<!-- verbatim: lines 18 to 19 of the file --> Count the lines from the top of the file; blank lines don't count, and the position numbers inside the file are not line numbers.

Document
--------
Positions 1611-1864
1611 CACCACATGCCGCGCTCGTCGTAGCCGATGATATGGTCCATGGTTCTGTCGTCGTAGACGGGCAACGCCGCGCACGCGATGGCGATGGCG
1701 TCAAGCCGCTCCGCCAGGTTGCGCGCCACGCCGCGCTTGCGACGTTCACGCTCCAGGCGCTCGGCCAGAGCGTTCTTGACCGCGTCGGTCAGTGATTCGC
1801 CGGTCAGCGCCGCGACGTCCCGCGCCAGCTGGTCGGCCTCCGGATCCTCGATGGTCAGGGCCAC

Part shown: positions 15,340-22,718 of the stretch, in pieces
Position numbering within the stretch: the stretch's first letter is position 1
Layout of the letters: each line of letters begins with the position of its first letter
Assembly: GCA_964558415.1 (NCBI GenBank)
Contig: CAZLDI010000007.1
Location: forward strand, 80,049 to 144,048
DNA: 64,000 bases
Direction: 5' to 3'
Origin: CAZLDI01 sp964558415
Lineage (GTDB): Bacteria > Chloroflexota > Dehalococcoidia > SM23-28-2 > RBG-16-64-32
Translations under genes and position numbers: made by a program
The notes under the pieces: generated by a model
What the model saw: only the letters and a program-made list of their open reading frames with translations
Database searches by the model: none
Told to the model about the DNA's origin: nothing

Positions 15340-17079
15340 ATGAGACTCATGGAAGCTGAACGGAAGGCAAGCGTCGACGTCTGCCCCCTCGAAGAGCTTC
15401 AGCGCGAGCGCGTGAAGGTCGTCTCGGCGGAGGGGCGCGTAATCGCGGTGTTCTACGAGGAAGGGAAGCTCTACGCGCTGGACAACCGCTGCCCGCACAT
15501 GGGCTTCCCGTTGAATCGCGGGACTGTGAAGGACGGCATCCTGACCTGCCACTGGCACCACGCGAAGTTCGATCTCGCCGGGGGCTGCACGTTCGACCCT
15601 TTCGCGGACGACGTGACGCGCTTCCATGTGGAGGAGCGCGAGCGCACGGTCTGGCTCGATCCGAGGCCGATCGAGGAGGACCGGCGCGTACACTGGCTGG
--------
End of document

Database searches by the model: none
Told to the model about the DNA's origin: nothing